According to prosecutors, the car’s “black box” shows it was traveling at 47 miles per hour a few seconds before impact and at 59 miles per hour a half-second before hitting the four men. 

“The accelerator was depressed 99% and [Dunbar] never once touched the brakes,” prosecutors said in a statement presented in court. “[He] essentially slammed on the gas pedal as he drove directly into four human beings. Each were either thrown up in the air … or dragged by the car and left to die in the street as [Dunbar] drove off.”

Prosecutors claim Dunbar drove the car — which reportedly belonged to his cousin — to a building four blocks away before parking it. A witness told police they heard the car making clunking noises as it traveled up the street, reports the Chicago Sun-Times.

Prosecutors said during the bond hearing that Dunbar was seen pacing back and forth outside the car while on his cell phone, calling a friend who lived in the building to let him inside.

The friend told police Dunbar’s hands were bloody and there was glass in his hair. Dunbar mentioned the fight outside the bar but did not reveal the “true extend of what happened,” prosecutors claim. The friend drove Dunbar home, first stopping at the parked car so Dunbar could retrieve personal items.

At home, Dunbar told someone else he had been kicked out of the bar and drove away because “people were coming at him,” according to prosecutors. He claimed he had gotten into an accident while fleeing and damaged the car. 

Later, as video of the attack circulated, Dunbar asked that second person to provide an alibi for him. According to prosecutors, the person refused, telling Dunbar he had killed two people.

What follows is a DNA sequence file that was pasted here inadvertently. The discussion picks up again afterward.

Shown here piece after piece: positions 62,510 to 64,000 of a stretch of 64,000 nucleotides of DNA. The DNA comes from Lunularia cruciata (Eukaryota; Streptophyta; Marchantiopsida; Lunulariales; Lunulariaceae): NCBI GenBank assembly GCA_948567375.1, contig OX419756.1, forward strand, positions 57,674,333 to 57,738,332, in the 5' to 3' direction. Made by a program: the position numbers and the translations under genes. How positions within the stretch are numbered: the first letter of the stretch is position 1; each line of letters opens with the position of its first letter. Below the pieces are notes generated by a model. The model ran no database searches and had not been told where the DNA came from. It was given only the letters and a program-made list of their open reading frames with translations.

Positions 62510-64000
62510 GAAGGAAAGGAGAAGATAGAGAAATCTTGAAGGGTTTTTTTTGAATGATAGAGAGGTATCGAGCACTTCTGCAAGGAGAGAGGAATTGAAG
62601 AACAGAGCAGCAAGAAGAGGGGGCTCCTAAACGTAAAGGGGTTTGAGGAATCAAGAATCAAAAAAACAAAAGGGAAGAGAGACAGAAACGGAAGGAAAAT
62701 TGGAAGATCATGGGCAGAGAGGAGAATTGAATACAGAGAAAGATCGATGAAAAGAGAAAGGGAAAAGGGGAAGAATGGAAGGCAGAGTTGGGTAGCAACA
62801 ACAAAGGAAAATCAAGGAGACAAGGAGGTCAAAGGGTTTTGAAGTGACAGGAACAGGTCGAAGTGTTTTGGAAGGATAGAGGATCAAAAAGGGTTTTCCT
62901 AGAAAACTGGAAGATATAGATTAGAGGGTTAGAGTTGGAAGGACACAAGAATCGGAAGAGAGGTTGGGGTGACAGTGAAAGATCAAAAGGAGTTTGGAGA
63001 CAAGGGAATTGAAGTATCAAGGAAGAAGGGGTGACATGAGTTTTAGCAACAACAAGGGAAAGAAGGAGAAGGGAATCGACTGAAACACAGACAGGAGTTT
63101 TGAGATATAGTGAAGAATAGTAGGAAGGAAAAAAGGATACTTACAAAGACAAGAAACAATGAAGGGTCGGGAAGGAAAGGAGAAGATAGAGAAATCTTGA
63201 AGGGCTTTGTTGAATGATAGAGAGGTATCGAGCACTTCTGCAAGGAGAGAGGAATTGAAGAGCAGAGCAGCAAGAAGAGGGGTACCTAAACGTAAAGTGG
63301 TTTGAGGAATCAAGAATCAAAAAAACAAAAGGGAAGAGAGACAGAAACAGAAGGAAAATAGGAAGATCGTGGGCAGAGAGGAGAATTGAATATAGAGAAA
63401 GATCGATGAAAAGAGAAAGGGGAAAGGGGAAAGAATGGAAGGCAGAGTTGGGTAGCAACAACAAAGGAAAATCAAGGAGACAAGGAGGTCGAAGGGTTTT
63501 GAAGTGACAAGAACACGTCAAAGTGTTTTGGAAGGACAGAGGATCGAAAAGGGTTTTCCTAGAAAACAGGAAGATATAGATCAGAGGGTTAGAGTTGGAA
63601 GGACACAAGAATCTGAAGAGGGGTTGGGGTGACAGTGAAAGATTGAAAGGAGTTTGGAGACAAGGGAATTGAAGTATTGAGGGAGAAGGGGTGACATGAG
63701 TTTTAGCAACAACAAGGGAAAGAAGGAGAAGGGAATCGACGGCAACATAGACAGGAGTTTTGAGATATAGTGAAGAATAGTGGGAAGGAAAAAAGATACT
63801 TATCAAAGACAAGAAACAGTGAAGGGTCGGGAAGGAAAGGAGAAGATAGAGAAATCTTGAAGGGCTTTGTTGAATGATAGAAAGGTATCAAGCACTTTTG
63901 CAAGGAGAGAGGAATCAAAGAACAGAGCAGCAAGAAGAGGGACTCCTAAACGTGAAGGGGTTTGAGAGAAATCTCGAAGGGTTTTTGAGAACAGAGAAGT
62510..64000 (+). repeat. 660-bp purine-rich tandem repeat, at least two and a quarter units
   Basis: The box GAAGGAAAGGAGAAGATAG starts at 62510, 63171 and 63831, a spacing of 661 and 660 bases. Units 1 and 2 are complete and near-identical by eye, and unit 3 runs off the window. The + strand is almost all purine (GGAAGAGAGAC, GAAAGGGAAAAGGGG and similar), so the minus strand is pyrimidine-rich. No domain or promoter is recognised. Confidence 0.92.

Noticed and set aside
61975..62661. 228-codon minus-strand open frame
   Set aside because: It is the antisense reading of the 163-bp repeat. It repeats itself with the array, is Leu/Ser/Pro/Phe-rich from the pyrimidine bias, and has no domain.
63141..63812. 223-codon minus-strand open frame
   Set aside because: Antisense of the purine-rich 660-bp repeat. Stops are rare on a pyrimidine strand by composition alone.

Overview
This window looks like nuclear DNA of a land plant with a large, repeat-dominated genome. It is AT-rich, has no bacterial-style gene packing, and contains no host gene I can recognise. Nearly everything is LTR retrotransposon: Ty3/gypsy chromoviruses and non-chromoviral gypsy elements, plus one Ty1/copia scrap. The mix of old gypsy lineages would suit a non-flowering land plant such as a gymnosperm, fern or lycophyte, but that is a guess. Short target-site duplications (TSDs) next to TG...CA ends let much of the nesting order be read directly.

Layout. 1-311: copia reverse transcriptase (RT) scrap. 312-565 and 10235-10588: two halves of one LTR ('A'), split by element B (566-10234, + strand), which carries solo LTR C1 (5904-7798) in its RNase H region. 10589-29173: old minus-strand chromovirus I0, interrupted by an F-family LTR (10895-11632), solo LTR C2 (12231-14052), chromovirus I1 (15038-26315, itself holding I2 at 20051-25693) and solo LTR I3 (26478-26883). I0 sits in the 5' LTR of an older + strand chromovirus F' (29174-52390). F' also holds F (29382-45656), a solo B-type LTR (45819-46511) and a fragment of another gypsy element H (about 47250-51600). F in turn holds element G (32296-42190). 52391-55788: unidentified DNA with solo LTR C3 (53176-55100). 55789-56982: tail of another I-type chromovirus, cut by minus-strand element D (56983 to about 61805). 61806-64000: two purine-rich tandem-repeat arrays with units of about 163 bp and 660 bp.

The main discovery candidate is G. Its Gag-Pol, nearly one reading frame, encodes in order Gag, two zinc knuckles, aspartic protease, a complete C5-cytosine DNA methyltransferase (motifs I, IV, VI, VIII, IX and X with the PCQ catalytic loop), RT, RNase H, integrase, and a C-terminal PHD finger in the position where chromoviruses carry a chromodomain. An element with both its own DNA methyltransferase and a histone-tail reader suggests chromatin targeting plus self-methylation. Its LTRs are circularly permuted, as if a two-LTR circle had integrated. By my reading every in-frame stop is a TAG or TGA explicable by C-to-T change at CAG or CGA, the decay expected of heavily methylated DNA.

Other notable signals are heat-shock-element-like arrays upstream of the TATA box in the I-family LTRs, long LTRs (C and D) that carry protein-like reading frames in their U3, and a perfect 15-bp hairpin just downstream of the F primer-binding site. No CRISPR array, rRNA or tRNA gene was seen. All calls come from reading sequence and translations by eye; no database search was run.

“Actually, it’s three,” Dunbar reportedly replied.

However, Dunbar’s lawyer argued in court that the lack of motive in the case undermines the charges against his client or the idea that the crash was intentional. He said prosecutors “will have a very difficult time proving the case that was summarized at today’s bond hearing.”

“This very well could be a case in which the driver panicked and failed to report what was a very unfortunate accident,” attorney Robert Kerr said. 

Prosecutors also noted that Dunbar has prior assault convictions on his record, leading Cook County Judge Susana Ortiz to order him to be held without bond while he awaits trial.

But Kerr insisted that his client isn’t a flight risk or a danger to society, noting that Dunbar did not flee the jurisdiction but made arrangements to surrender peacefully to police. 

“My fear here is that the state  is over-reaching on charges of first-degree murder,” Kerr said, according to the Sun-Times. “And that Mr. Dunbar is being unjustly detained without any opportunity to post bail.”

The National Black Justice Coalition, the nation’s leading Black LGBTQ civil rights organization, previously criticized Chicago police for failing to take violence against LGBTQ victims of color seriously, pointing to the unsolved murders of seven Black trans women killed in the Chicago area over the past two years as evidence. The group’s executive director, Dr. David Johns, also said police should look into investigating the hit-and-run as a possible hate crime. 

“It is incumbent upon the Chicago Police Department to investigate this attack as more than just a triple homicide and attempted murder, but also as a potential hate crime,” Johns said in a statement. “We are owed equal protection under the law — and we demand that the law enforcement community treat attacks against us with the urgency and seriousness we deserve.”